16 Therefore confess your sins to each other and pray for each other so that you may be healed. The prayer of a righteous man is powerful and effective. 17 Elijah was a man just like us. He prayed earnestly that it would not rain, and it did not rain on the land for three and a half years. 18 Again he prayed, and the heavens gave rain, and the earth produced its crops. James 5:16-18
23 Therefore, if you are offering your gift at the altar and there remember that your brother has something against you, 24 leave your gift there in front of the altar. First go and be reconciled to your brother; then come and offer your gift. Matt. 5:23-24
James 5:16 From the promise of v. 15 an inference is drawn (“therefore”). Since confession of sin and the prayer of faith bring healing, Christians should confess their “sins to each other and pray for each other.” It is not merely the elders who are told to pray, but Christians in general. If a person has sinned against a brother, he should confess the sin to him. This will no doubt result in mutual confession—“to each other.” Then the two believers should “pray for each other.” If the sin has caused sickness, healing will follow confession and prayer. James proceeds to add the assurance that prayer “is powerful and effective.” The “righteous man” here referred to is the man whose sins have been confessed and forgiven. His prayer is fully able to secure results, such as healing of the sick.
17–18 Verses 17 and 18 offer illustrative proof that a righteous man’s prayer is “powerful and effective.” “Elijah,” James says, “was a man just like us.” He had no superhuman powers; he was by nature a human being and nothing more. However, when he prayed “that it would not rain, … it did not rain” (cf. 1 Kings 17:1; 18:42–45). The explanation of his power in prayer is twofold: he was a righteous man, and “he prayed earnestly.” So James assures his readers that such answers to prayer are within the reach of any believer. It is true that 1 Kings 17–18 does not explicitly say that Elijah prayed, but this may be assumed from 17:1 and especially from 18:42. The three and one-half years is a round number based on 18:1.
Matt. 5:23, 24 If a person offends another, whether by anger or any other cause, there is no use in his bringing a gift to God. The Lord will not be pleased with it. The offender should first go and make the wrong right. Only then will the gift be acceptable. Even though these words are written in a Jewish context, that does not mean there is no application today. Paul interprets this concept in relation to the Lord’s Supper (see 1 Cor. 11). God receives no worship from a believer who is not on speaking terms with another.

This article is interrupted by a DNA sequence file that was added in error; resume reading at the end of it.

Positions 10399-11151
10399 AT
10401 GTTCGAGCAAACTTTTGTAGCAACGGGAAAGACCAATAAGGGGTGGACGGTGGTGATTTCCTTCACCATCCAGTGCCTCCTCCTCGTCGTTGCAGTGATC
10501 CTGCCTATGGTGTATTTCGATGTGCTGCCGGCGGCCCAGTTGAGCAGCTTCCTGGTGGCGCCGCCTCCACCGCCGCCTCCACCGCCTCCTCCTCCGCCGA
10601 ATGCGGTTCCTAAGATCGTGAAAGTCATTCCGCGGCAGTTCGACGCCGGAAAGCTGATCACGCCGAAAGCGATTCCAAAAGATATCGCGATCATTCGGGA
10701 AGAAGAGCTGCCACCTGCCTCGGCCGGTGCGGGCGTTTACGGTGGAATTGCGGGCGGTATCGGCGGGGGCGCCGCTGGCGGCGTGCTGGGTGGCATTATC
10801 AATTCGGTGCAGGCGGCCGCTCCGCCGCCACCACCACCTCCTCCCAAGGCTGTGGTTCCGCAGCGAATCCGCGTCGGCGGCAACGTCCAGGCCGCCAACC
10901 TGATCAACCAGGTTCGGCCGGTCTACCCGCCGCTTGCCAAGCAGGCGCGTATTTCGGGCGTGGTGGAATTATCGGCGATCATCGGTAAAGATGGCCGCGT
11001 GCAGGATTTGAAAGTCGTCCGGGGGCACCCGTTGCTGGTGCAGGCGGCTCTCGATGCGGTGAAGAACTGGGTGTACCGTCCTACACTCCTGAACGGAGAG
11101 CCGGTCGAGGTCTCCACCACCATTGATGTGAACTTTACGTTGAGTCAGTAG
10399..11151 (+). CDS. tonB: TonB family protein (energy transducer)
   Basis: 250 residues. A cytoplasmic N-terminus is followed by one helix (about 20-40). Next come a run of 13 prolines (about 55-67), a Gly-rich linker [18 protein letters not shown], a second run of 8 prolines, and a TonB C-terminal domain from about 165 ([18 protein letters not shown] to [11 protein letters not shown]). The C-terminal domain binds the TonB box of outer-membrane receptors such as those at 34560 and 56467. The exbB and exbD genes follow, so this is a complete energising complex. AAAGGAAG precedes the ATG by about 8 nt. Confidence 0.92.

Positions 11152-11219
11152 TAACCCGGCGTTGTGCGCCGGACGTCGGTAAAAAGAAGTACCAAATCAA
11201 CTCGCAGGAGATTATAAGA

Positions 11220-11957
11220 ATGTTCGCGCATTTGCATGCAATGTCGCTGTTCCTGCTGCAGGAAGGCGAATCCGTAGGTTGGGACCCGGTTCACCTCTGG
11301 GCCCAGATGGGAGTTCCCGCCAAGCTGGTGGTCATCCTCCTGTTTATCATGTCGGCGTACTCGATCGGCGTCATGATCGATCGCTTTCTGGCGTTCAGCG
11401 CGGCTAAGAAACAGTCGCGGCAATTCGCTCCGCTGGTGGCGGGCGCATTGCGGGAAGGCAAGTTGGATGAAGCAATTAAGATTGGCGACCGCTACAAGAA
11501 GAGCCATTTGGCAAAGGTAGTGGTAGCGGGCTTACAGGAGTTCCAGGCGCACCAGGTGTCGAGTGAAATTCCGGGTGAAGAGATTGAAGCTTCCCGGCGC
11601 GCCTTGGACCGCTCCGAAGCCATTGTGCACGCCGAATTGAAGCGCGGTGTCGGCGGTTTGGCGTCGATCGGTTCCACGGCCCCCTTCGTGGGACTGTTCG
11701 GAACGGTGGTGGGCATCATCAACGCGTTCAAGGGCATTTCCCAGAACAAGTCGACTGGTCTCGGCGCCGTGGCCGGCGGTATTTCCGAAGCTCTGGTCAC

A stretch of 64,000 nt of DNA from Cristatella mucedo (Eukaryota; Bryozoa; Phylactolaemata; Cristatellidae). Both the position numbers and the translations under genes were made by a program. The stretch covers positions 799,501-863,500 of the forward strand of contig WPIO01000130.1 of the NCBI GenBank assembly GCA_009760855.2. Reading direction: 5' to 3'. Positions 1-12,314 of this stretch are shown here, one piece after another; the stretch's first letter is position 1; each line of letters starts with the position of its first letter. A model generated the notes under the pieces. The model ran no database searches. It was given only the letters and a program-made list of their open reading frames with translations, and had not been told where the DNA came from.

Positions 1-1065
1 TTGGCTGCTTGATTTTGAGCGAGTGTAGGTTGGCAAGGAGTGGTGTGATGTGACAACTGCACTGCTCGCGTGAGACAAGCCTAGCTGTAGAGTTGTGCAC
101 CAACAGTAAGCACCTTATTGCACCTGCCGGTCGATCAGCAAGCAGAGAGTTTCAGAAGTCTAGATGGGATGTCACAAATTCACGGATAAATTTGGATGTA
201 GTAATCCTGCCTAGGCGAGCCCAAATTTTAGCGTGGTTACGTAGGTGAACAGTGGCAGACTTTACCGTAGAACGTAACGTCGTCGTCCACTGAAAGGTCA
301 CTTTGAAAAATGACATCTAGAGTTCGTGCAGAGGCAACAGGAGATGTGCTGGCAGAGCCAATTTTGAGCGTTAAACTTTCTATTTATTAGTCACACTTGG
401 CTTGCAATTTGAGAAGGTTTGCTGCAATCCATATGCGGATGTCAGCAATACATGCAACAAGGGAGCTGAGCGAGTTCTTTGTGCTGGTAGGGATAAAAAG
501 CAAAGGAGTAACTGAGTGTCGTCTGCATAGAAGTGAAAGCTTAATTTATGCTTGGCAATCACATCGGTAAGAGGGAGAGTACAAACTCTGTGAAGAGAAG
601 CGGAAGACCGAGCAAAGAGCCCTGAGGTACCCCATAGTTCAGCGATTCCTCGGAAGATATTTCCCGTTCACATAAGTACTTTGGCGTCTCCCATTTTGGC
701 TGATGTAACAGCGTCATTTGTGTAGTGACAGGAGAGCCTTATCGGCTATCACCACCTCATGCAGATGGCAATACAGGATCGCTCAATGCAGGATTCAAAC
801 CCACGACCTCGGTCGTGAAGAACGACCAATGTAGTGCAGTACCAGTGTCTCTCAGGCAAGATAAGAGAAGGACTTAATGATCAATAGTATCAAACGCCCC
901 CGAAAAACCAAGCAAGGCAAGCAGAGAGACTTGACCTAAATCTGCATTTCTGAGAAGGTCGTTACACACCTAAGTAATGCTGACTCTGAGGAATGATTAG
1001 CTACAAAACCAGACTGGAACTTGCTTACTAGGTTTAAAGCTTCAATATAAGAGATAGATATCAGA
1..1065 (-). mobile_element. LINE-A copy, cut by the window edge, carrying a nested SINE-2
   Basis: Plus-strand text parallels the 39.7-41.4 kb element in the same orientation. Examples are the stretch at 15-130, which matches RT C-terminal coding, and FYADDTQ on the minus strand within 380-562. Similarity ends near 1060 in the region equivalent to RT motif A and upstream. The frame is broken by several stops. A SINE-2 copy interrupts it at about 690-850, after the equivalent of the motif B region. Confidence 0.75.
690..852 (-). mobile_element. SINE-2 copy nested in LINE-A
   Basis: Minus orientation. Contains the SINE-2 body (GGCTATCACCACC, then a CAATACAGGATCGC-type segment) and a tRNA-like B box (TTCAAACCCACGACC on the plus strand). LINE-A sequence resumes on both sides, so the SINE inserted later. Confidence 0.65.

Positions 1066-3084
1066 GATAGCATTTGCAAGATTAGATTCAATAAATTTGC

Study Guide – Use whichever questions below work best for your group!
- Read—The passages.
- Recap—Summarize the sermon for your group in two or three sentences.
- What was something in the sermon that stood out to you? Share it with the group.
- What are some of the key words in the passage that jump out to you?
- Reflect—Unpacking/going deeper
- Why is a right understanding of the content, context and intent of the author important for us to get right when reading scripture?
- Think of some examples of when these three (content, context, intent) have not been followed when reading scripture. What were the results?
- Look for the ways in our passage that serve as the connection between relationship with God (effective prayer) and relationship with one another (confess your sins).
- Look at the passage as a whole. Read the following from James 5:13-16:
13 Is anyone among you in trouble? Let them pray. Is anyone happy? Let them sing songs of praise. 14 Is anyone among you sick? Let them call the elders of the church to pray over them and anoint them with oil in the name of the Lord. 15 And the prayer offered in faith will make the sick person well; the Lord will raise them up. If they have sinned, they will be forgiven. 16 Therefore confess your sins to each other and pray for each other so that you may be healed. The prayer of a righteous person is powerful and effective.
- How are continual joy, continual prayer and continual thanks all tied together?
- Why is it not “trying to be joyful and thankful?”
- How might we train to be joyful and thankful?
- Thank about what it means to train. How does it differ from a finished state of being?
- How is prayer at “all times” training us to trust? Why?
- Read James 5 again. So what do we do with this passage?
- Is it possible to apply all of scripture to your life even if you don’t have all the facts to do so?
- Many have lost confidence in God because they believed something God had not promised them. Why does this happen?
- Read Matt. 5:23. The principle is “right relationships with one another are essential to right relationships with God.” How does a principle differ from a formula?
- What is it that you need to turn away from? What have you not dealt with in the past?
- Will you repent and confess it to the Lord? Will you humble yourself, take responsibility for our part?
- Going Forward: practice keeping short accounts
- Rejoice – Thank the Lord for the truth of the Gospel; For community; For having others to walk alongside you and confess our sins to one another.
 MacDonald, W. (1995). Believer’s Bible Commentary: Old and New Testaments. (A. Farstad, Ed.) (p. 1220). Nashville: Thomas Nelson.